Thursday, June 25, 2009

"Security cameras to be installed in 15 residential areas in Japan "

More interesting stuff from Japan Today:

Police will install a network of security cameras at 15 residential areas in 14 out of the country’s 47 prefectures as part of nationwide crime-prevention efforts, the National Police Agency said Thursday. The police will entrust volunteer groups of residents to operate and manage shooting equipment and image data, agency officials said. The police plan to launch the first such residential network in Japan around January next year, they said. Currently the police have 363 security cameras in operation at bustling shopping and entertainment urban districts across the country. It will also be the first time for the police to entrust such management duties to residents groups.

The National Police Agency, coordinator of the nation’s prefectural police forces, said the police will discuss the details of operating the network with volunteer groups. The police ‘‘will help residents to secure safety by themselves,’’ one agency official said. The police agency has already earmarked 597 million yen in the government’s supplementary budget for the installation of the security camera network and for the consultations with residents groups. According to the police agency’s plan, a set of 25 cameras each will be installed mainly on streets used by children going to school. The 15 locations include those in such prefectural capitals as Otsu, Okayama, Hiroshima, Tokushima and Fukuoka. The 10 other areas are in Higashimatsushima, Miyagi Prefecture; Oyama, Tochigi Prefecture; Toda, Saitama Prefecture; Higashiyamato and Musashimurayama, both suburban Tokyo; Fujieda, Shizuoka Prefecture; Neyagawa, Osaka Prefecture; Himeji, Hyogo Prefecture; Iwade, Wakayama Prefecture; and Amami, Kagoshima Prefecture. However, no residents groups have so far been picked to take charge of the security network in some of the 15 places. Some citizens groups are critical of the plan, saying that the government intends to strengthen surveillance on residents. The police have told residents groups that they will put up notices that indicate the locations of security cameras. They have also pledged to use data collected only for the investigation of crimes and that they will help protect citizens’ privacy. Under the plan, video monitors and recorders will be installed in non-police facilities, such as community centers, and residents groups will check screens when children are walking to and from school. Yasuhiko Tajima, professor of journalism at Sophia University who heads a citizens group against surveillance society, accuses the government of trying to have residents keep watch on each other through the planned installation of security cameras. The Musashimurayama municipal government in western Tokyo said a city official was called in to a nearby police station and was asked to join the security camera network plan on June 11. The city government said it has yet to decide on the location for the camera installation or on a residents group which will operate and manage the security camera network.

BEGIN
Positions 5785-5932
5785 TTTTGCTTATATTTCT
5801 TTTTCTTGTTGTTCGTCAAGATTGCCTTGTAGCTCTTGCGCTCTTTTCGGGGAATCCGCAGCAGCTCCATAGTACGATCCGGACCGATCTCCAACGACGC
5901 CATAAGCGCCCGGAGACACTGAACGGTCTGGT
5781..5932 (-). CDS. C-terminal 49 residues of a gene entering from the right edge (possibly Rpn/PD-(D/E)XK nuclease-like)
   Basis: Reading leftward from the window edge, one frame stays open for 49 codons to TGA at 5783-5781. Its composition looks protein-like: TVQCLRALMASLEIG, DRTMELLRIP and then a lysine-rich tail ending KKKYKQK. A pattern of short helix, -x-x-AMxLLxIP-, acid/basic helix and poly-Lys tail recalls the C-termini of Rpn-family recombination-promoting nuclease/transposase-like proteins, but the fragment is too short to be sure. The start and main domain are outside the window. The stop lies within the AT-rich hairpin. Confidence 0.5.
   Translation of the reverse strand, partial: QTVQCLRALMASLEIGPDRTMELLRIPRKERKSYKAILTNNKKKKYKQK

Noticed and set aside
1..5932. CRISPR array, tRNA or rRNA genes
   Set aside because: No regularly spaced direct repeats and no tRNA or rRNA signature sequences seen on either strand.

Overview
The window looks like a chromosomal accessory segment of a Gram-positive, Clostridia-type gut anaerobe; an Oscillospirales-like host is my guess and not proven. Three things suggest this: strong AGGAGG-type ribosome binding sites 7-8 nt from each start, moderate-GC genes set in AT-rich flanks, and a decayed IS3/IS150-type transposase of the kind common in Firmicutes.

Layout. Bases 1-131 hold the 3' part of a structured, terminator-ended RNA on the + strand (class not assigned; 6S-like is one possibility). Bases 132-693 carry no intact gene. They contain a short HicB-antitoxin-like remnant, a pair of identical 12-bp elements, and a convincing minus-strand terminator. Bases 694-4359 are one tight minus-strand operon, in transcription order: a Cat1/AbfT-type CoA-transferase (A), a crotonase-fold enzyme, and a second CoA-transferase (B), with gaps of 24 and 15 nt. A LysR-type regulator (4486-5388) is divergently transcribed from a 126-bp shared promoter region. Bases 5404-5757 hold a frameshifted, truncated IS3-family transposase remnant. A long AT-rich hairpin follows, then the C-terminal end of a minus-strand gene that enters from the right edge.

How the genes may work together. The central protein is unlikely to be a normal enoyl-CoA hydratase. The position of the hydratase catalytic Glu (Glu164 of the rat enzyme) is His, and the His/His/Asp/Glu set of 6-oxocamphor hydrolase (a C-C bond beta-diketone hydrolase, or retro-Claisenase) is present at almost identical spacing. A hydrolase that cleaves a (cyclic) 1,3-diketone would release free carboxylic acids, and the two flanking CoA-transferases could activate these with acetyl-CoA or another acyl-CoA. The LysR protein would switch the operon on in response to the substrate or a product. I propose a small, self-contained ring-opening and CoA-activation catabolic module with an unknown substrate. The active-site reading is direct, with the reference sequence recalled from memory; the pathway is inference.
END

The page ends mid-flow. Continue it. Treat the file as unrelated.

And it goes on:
It seems problematic that the police/government to surveillance images, but now community groups? How will they be able to ensure privacy if such monitoring stations are located at community centers? Stay tuned to this one...

2 comments:

Anonymous said...

In general, this sounds about as ill-conceived and dumb as it can get. But if you think of specific locations, like around the dorms of a certain university, something like this almost makes sense... though I'm definitely not implying this would be the best way to solve that problem either.

Oh well, definitely staying tuned.

My name is Joe. said...

I wonder if they looked at the public opinion crises that afflicted the British government when they first started the CCTV program in the UK. I can see this becoming an unwitting accessory to neighborly pressure to conform to some sort of neighborhood standard of behavior/appearance. Surveillance of this caliber seems downright excessive for a country like Japan, but even so, I'd still feel better if it were a cop on the other side of the screen than the gossipy housewife who lives up the street.